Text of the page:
The fire bell rings and all police officers and firefighters snap to attention, standing tall and stiff, hands at their sides, eyes locked forward. As the firetruck rolls in, the siren is let loose in honor of North Shore Fire Department's Heavy Equipment Operator Robert Lewis' retirement after more than 30 years as a firefighter.
Lewis is a third-generation firefighter with deep roots in Southeastern Wisconsin, beginning with his grandfather's time as a firefighter in Ixonia. Tuesday morning, dozens of Lewis' friends, family and co-workers attended a ceremony at NSFD Station 1 in Brown Deer.
An official fire department escort brought Lewis to the station. As he stepped off Engine 1, he was welcomed by an official color guard, other firefighters and police officers. He was then presented with a retired American flag. He thanked his friends, family and co-workers for attending but said, most of all, he wanted to thank his parents.
”Dad, I'm glad that you're able to see your son retire."
"I have so many people to thank but one of the greatest pleasures for me today is that my mother and father are alive to see this," Lewis said. "My father was a firefighter for 35 years in St. Francis. Dad, I'm glad that you're able to see your son retire. Thank you for all you've done for me, and everybody in the fire service."
Lewis Lewis is Robert Lewis' father and his history with the fire department began more than 35 years ago when he said he chased fires with his father in Ixonia.
Robert Lewis began his firefighting career before he even finished high school in 1976, joining the St. Francis Volunteer Fire Department.
Just two years later, he was hired full-time by West Milwaukee and stayed until 1991, when the Milwaukee Fire Department combined with West-Milwaukee. In less than a year, he joined the Glendale team and in 1996 was promoted to HEO. That year, he also became the coordinator of the first cadet program at NSFD, which Lewis said he will miss very much.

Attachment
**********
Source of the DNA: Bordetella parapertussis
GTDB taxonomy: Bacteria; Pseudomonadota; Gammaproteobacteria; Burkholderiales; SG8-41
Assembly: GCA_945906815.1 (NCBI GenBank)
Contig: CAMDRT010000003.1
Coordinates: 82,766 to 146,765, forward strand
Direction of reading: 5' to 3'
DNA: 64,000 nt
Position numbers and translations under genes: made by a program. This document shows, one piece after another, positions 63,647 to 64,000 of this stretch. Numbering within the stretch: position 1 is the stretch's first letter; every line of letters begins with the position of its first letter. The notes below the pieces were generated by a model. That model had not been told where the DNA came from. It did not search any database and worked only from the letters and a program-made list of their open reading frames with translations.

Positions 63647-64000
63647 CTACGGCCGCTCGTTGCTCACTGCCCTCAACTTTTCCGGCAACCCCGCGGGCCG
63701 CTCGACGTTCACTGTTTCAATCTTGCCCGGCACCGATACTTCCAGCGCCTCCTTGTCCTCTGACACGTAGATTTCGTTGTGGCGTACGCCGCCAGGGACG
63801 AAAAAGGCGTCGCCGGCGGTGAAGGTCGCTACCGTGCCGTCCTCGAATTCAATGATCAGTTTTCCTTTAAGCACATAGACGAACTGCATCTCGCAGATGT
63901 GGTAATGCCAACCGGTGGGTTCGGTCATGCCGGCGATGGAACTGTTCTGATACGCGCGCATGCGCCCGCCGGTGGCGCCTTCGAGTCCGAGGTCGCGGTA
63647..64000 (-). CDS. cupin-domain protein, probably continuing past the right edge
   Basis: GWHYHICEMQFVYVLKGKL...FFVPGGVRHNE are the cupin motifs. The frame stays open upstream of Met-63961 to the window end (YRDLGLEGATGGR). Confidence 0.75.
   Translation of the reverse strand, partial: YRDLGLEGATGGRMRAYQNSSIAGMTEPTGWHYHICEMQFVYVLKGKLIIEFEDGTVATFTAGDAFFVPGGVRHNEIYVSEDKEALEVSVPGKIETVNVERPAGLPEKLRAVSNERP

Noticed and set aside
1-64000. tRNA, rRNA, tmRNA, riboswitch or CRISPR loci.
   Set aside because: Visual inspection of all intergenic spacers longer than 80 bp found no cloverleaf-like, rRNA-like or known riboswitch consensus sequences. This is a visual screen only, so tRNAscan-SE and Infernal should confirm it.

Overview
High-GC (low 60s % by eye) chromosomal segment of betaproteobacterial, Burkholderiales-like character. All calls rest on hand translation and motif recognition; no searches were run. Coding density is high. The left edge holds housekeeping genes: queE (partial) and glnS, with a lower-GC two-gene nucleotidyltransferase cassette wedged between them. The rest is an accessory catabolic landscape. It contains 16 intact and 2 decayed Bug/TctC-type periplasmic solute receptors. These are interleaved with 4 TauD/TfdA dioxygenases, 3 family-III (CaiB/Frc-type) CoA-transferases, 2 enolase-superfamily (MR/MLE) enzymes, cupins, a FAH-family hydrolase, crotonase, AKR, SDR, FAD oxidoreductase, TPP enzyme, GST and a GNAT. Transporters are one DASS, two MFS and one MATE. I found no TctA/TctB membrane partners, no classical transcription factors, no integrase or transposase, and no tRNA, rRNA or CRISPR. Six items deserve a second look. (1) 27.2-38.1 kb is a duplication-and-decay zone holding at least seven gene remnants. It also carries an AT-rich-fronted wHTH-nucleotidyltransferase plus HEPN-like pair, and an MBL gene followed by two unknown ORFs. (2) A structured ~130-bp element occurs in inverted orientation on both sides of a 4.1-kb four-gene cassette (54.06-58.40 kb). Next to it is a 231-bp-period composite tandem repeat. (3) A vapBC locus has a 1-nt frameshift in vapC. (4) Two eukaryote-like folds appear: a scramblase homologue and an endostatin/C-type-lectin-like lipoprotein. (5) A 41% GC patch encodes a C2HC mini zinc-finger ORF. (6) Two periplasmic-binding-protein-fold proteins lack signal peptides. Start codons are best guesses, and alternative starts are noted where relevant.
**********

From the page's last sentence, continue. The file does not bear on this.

NSFD Chief Robert Whitaker presented Lewis with the retired flag during the ceremony; Whitaker has worked with Lewis since he started as a firefighter.
"This (cadet) program has brought so much to our department in terms of excitement, depth of staff, involvement in the community and development of our area youth," Whitaker said. "Much of this program is a credit to Bob Lewis and will continue to be a credit to him."
And while he won't be able to give back through the cadet program any longer, his generosity will continue in a more personal sphere.
"I want to spend more time with my family, take care of my parents," Lewis said. "Maybe give a little bit back to them. I just want to rest and regroup."
Despite looking forward to spending more time with his family now that he's retired, Lewis said he will miss that rush that comes with running to a fire.
"When we do go red lights and siren, we ... go emergency to a fire, that adrenaline is just indescribable," he said. "Just two days ago, we had a structure fire and it just boiled me up inside because, it's like — we got to go to work. You miss that."